Floodplain Restoration at the State Botanical Garden of Georgia
The State Botanical Garden’s Mimsie Lanier Center for Native Plant Studies lies within the floodplain of the Middle Oconee River. In years when the river overflows its banks, this area and the adjacent forest is temporarily submerged beneath several feet of water. The floodplain forest is a diverse plant community that is adapted to the soils and hydrology of this dynamic riparian habitat.
Unfortunately, our floodplain forest, and thousands of acres like it along the Middle Oconee River, have been taken over by a ruthless invader — Chinese Privet (Ligustrum sinense). Chinese Privet produces small fruits that are dispersed by birds and probably by floodwaters as well. Once established in a forest understory, Chinese Privet can spread rapidly, forming thickets that exclude other species and casting a dense shade that discourages the growth of native plants.
Our effort to remove Chinese Privet from the State Botanical Garden floodplain involves three steps: (1) removing the privet from the forest understory using a mechanical chipper on treads; (2) spraying the privet with herbicide as it re-sprouts; and (3) restoring diversity to the forest understory by planting native species of shrubs, grasses, sedges and wildflowers that we have propagated from locally collected seed. We will evaluate the success of these out-plantings so that we can recommend species for use on other floodplain restoration sites in the Piedmont. These efforts are currently supported in large part by a grant from the U.S. Institute of Museum and Library Services.
Piedmont Prairie Restoration and Research at the State Botanical Garden of Georgia
For many decades, ecologists believed that before Europeans settled Georgia in the mid-1700s, our Piedmont uplands were blanketed with an unbroken forest of hardwood trees such as oaks and hickories, with the occasional pine tree. Now we know that the landscape was a lot more diverse than that, studded here and there with grassy, sunny openings we call “Pocket Prairies.” What caused the openings? Probably a variety of factors such as the type of bedrock and soil, lightning-set fires, grazing by large herbivores such as elk or possibly bison, and land management practices of the Native Americans who lived here for thousands of years before European colonization. Pocket Prairies supported a large number of plants and animals, and added a lot to both landscape and species diversity. After 250 years of agriculture and development, prairies have nearly disappeared from the Piedmont. The plants and animals that live there are now relegated to artificial clearings such as utility and roadside rights-of-way. As a result, several prairie-related plants are endangered or threatened: smooth coneflower, Georgia aster, dwarf sumac, curly-heads and several others.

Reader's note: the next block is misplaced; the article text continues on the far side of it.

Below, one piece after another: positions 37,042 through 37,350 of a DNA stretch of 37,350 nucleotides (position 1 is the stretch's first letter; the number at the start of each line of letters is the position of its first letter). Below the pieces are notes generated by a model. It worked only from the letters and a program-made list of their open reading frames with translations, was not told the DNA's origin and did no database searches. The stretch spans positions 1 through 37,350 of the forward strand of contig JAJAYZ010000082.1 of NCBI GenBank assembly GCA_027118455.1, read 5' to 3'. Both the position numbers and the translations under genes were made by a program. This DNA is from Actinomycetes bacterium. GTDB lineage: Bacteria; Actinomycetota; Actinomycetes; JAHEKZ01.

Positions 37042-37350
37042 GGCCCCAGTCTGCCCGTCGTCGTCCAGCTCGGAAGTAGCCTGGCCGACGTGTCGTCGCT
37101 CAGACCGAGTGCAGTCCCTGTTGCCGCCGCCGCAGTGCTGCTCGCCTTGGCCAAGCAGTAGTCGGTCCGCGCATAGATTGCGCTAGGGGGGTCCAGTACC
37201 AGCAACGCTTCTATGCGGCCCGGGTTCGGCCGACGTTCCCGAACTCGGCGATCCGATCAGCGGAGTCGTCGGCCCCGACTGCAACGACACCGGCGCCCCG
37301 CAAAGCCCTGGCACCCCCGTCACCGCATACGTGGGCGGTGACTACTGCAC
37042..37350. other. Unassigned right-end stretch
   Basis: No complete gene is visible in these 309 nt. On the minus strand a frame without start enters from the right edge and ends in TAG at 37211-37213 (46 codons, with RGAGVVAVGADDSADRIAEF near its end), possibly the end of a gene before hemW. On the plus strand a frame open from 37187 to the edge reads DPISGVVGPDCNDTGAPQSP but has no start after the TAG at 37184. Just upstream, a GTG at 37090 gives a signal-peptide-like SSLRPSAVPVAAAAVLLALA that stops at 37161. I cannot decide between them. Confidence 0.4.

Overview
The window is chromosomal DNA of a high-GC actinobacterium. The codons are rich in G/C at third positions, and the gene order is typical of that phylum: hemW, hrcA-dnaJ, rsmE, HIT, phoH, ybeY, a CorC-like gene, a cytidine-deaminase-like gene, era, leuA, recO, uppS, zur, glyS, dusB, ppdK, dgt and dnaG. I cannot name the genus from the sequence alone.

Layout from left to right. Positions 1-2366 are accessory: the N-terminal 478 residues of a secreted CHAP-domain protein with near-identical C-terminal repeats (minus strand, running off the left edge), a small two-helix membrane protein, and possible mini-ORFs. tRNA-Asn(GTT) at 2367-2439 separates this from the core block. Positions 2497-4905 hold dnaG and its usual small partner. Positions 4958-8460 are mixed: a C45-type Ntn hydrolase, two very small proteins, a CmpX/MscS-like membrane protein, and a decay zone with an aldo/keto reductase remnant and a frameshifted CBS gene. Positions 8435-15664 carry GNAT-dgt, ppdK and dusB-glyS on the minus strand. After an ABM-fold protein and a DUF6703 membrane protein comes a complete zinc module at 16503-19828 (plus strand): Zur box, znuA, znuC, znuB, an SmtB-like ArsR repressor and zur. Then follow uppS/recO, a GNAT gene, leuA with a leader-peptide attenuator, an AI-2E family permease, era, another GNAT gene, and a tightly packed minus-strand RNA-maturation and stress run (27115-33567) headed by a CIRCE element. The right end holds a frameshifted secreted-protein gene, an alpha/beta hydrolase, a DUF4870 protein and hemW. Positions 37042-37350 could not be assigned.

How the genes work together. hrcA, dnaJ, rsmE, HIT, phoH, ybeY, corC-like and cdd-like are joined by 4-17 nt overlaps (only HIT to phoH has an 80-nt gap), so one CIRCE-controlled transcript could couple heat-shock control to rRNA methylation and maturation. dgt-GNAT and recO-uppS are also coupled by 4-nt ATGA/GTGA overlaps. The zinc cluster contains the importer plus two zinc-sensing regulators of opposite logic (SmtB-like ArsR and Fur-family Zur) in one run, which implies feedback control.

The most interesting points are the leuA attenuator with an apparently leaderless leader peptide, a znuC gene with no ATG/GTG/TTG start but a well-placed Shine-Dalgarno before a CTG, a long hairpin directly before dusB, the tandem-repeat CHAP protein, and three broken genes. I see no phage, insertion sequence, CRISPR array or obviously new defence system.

Thanks in part to funding from the U.S. Institute of Museum and Library Services, the State Botanical Garden conducts research on the best methods for creating and restoring prairie habitats. We are also developing propagation techniques for a variety of plants that thrived in Piedmont Prairies, especially grasses, legumes and many species in the sunflower family. Once we have a good idea of their ecological needs, we will introduce these plants to suitable clearings here at the Garden, especially our powerline right-of-way, and elsewhere in the state where prairie plants can flourish. These outplantings will provide seed sources – and inspiration – for future Piedmont prairie restoration projects in Georgia.
River Cane Restoration at the State Botanical Garden of Georgia
River Cane (Arundinaria gigantea) is a North American native bamboo species that has captured the attention of restoration ecologists in the Southeast. It is a high priority species in the Garden’s effort to restore native plant diversity to our disturbed floodplain habitat along the Middle Oconee River. Canebrakes (dense thickets of River Cane) were once an important habitat along floodplains in the southeastern U.S. Pre-Columbian Native Americans utilized the plant extensively in tool-making, construction, crafts and medicine. Today, indigenous communities in the Southeast value canebrake as an important cultural landscape and material resource for traditional art forms. Canebrakes also provide important wildlife habitat for a variety of neotropical birds and insects, including the extremely rare Bachman’s warbler, which depends on canebrakes for nesting sites. Large canebrakes are much less common today, but small patches of River Cane still occur naturally in the understory of the floodplain forests of the State Botanical Garden of Georgia (SBG).
A UGA College of Environment and Design graduate student, Thomas Peters, studied the ecology and propagation of River Cane at SBG for his master’s thesis. He conducted a detailed assessment of 14 natural populations of River Cane on the SBG grounds and provided management recommendations to encourage their reproduction. In addition to encouraging the spread of our existing patches of River Cane, we are purchasing plants (propagated from local ecotypes) and establishing them in additional sites as part of our floodplain restoration project. This effort is funded by a grant from the federal Institute of Museum and Library Services as well as the O’Grady Bird Habitat Restoration Project established by the Oconee Rivers Audubon Society.